Newspapers and other media in the United States and Britain have recently declared a passion for freedom of speech, especially their right to publish freely. They are worried by the “Assange effect”.
It is as if the struggle of truth-tellers like Julian Assange and Chelsea Manning is now a warning to them: that the thugs who dragged Assange out of the Ecuadorean embassy in April may one day come for them.
A common refrain was echoed by TheGuardian last week. The extradition of Assange, said the paper, “is not a question of how wise Mr. Assange is, still less how likable. It’s not about his character, nor his judgement. It’s a matter of press freedom and the public’s right to know.”
What TheGuardian is trying to do is separate Assange from his landmark achievements, which have both profited TheGuardian and exposed its own vulnerability, along with its propensity to suck up to rapacious power and smear those who reveal its double standards.
After relentlessly trashing Julian Assange for years the UK’s Guardian now believes he shouldn’t be extradited to the US. It’s too little, too late. From Caitlin Johnstone at caitlinjohnstone.com:
The Guardian has published an editorial titled “The Guardian view on extraditing Julian Assange: don’t do it”, subtitled “The US case against the WikiLeaks founder is an assault on press freedom and the public’s right to know”. Thepublication’s editorial board argues that since the Swedish investigation has once again been dropped, the time is now to oppose US extradition for the WikiLeaks founder.
“Sweden’s decision to drop an investigation into a rape allegation against Julian Assange has both illuminated the situation of the WikiLeaks founder and made it more pressing,” the editorial board writes.
The governments trying to convict Julian Assange of breaking the law and locking him away forever (if they don’t kill him first), have repeated broke their own laws. From Raúl Ilargi Meijer at theautomaticearth.com:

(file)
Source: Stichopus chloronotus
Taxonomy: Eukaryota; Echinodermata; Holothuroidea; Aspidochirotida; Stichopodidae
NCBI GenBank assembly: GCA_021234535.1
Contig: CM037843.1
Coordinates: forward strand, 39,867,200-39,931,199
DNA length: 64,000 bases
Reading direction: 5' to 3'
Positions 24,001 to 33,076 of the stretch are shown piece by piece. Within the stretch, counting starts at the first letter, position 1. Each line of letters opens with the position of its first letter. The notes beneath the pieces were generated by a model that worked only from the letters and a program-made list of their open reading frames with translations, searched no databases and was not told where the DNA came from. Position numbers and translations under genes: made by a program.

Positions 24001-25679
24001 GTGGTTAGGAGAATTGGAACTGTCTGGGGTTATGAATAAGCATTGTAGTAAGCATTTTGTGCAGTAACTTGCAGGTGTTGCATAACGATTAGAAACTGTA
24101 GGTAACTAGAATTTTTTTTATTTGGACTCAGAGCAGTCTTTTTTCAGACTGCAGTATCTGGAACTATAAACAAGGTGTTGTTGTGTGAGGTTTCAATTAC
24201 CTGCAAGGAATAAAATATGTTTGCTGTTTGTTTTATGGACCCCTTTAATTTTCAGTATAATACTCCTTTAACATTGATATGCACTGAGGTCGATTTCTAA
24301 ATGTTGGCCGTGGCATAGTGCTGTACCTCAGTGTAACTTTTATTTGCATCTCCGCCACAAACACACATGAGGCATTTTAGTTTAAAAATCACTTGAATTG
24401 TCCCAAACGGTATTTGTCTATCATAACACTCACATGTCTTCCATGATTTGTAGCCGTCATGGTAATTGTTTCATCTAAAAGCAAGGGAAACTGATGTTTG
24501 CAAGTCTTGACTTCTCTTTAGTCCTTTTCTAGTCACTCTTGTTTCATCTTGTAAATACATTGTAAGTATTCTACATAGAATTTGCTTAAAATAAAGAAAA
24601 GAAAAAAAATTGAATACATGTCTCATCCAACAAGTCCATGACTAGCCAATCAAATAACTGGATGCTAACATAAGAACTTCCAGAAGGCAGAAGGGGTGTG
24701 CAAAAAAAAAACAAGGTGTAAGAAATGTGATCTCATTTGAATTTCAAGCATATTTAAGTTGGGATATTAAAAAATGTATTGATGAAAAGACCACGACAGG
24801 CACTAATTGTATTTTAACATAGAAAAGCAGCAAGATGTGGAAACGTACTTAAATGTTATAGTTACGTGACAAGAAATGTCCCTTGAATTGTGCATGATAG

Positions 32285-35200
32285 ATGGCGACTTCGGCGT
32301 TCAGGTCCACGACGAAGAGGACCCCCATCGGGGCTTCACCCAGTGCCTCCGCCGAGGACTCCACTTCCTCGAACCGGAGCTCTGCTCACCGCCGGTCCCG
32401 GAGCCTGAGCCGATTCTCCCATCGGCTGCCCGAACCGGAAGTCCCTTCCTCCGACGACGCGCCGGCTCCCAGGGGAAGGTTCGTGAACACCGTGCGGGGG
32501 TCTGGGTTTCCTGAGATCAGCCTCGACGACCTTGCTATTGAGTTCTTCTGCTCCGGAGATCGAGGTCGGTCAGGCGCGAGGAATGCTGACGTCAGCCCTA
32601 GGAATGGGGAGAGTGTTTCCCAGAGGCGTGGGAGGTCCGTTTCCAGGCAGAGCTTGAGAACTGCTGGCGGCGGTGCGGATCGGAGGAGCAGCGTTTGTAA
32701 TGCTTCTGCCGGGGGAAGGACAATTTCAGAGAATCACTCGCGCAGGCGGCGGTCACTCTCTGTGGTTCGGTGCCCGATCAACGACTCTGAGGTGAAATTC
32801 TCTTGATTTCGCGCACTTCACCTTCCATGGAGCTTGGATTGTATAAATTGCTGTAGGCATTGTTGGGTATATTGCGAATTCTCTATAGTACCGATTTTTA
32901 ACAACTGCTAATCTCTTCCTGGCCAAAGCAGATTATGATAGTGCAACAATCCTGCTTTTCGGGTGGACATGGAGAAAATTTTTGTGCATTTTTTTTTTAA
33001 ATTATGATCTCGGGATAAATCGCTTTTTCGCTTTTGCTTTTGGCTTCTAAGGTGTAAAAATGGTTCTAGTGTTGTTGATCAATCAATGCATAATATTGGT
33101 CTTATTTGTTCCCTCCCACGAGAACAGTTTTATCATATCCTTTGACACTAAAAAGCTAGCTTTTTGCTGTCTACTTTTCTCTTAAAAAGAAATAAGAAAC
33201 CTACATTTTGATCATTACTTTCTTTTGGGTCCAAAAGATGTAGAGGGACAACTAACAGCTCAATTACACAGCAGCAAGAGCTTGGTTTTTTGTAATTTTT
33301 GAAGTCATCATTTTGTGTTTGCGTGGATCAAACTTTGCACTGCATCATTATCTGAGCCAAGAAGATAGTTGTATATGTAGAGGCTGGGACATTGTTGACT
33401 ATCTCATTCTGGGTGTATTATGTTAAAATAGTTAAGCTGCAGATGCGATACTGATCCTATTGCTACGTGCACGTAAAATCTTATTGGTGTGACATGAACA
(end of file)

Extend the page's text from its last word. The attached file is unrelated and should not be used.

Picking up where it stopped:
On October 21 2019, Brexit became an entirely irrelevant issue. Or perhaps we should say it had already become that, but on that date it was exposed for all to see that it was. The parading into a courtroom of Julian Assange in London was all the evidence one could need that the UK government breaks its own laws as well as numerous international laws, with impunity. But that is not how the media reported on it, if it did at all.
And so, the core issue behind Brexit, i.e. who makes Britain’s laws, turned to nothing. If your government breaks its own laws all the time, what does it matter where those laws are made? They are meaningless anyway. Whether they come from Brussels or London make no difference if the government and judicial system don’t abide by them. Those million men marches for a Final Say look totally ridiculous once that reality sinks in.
Julian Assange will not have the attorney-client that is standard for criminal defendants under Anglo-American law. Of course, it’s the Anglos and the Americans who are trying to railroad Assange. From the Editors at consortiumnews.com:
The WikiLeaks legal team have a strong case to have Assange’s extradition request thrown out after the government that wants him extradited got hold of surveillance video of his privileged attorney-client conversations.
If this were a normal legal case, WikiLeaks’ lawyers would almost certainly be able to get the extradition request by the United States for their client Julian Assange thrown out on the grounds that his privileged conversations with his lawyers at Ecuador’s London embassy were secretly videotaped, and that the very nation that wants him extradited to stand trial in Virginia has obtained access to those videos. In a normal extradition case it would be hard to imagine Britain sending a suspect to a country whose government has already eavesdropped on that suspect’s defense preparations.
This is what happens to true whistleblowers. From Felicity Ruby at arena.org.au:
A visit to Belmarsh maximum-security prison
have only ever known Julian Assange in detention. For nine years now, I have visited him in England bearing Australian news and solidarity. To Ellingham Hall I brought music and chocolate, to the Ecuadorian embassy I brought flannel shirts, Rake, Wizz Fizz and eucalyptus leaves, but to Belmarsh prison you can bring nothing—not a gift, not a book, not a piece of paper. Then I returned to Australia, a country so far away that has abandoned him in almost every respect.
Over the years I have learned to not ask, ‘How are you?’, because it’s bloody obvious how he is: detained, smeared, maligned, unfree, stuck—in ever-narrower, colder, darker and damper tunnels—pursued and punished for publishing. Over the years I’ve learned to not complain of the rain or remark on what a beautiful day it is, because he’s been inside for so long that a blizzard would be a blessing. I’ve also learned that it is not comforting but cruel to speak of sunsets, kookaburras, road trips; it’s not helpful to assure him that, like me and my dog, he will find animal tracks in the bush when he comes home, even though I think it almost every day.